Stimulating antibacterial activities of graphitic carbon nitride nanosheets with plasma treatment†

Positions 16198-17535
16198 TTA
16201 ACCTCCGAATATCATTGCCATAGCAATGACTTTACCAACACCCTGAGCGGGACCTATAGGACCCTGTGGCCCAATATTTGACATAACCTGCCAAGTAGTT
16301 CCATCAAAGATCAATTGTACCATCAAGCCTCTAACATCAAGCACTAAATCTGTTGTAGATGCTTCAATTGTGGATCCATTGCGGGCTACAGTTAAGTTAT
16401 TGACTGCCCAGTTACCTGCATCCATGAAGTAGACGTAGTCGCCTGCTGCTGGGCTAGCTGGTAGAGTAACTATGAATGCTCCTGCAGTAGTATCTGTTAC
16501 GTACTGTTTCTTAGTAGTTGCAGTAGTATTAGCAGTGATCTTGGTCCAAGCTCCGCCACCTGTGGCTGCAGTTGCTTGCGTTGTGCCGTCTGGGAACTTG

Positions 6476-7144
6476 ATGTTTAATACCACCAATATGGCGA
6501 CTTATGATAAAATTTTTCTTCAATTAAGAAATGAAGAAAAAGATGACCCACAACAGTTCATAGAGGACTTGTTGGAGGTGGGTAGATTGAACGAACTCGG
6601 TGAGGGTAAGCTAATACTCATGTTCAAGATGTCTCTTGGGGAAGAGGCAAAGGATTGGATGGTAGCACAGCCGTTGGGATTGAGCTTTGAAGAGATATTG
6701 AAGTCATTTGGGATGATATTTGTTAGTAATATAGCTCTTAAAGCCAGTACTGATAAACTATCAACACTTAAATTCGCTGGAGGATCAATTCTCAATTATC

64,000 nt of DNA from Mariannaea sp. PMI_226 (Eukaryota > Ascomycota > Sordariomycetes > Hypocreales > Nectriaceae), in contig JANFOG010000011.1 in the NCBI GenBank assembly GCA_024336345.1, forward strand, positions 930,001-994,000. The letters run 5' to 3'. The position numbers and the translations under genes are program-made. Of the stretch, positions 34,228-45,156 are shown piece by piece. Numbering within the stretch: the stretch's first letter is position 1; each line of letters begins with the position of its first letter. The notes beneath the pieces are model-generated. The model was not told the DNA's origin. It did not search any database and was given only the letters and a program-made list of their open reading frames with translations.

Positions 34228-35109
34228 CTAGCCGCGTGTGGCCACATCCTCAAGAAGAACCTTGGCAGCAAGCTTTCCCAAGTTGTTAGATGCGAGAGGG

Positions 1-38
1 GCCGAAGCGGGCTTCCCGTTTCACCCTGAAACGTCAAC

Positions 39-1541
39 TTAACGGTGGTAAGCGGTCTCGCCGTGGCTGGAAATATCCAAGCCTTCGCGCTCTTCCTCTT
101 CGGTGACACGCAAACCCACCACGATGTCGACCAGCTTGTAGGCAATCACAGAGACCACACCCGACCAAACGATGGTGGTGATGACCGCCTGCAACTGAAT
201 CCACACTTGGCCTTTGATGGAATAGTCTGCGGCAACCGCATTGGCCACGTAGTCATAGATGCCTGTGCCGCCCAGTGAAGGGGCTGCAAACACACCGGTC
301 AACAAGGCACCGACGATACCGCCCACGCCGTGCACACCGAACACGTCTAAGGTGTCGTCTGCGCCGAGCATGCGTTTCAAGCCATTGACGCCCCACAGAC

As a widely studied photoactive antibacterial nanomaterial, the intrinsic antibacterial traits of graphitic carbon nitride (g-C3N4) as a two-dimensional nanomaterial have not been reported so far. Herein, nitrogen-plasma-treated g-C3N4 (N-g-C3N4) nanosheets and their influence on bactericidal characteristics are investigated. Bactericidal rates of more than 99% have been successfully achieved for 8 kinds of foodborne pathogenic bacteria by N-g-C3N4 with 8 h incubation in the dark. The achieved rates are percentage wise 10 times higher than those for pristine g-C3N4. Cell rupture caused by direct mechanical contact between g-C3N4 nanosheets and cell membranes is observed. X-ray photoelectron spectroscopy revealed a substantial loss of surface defects and nitrogen vacancies in N-g-C3N4. Molecular dynamics simulations further indicated that the largely sealed defects of N-g-C3N4 enhanced the electrostatic attraction between inherent pores and lipid heads; thus, further insertion of N-g-C3N4 was promoted, resulting in enhanced antibacterial activity. This study establishes novel fabrication and application strategies for carbon based antibacterial nanomaterials.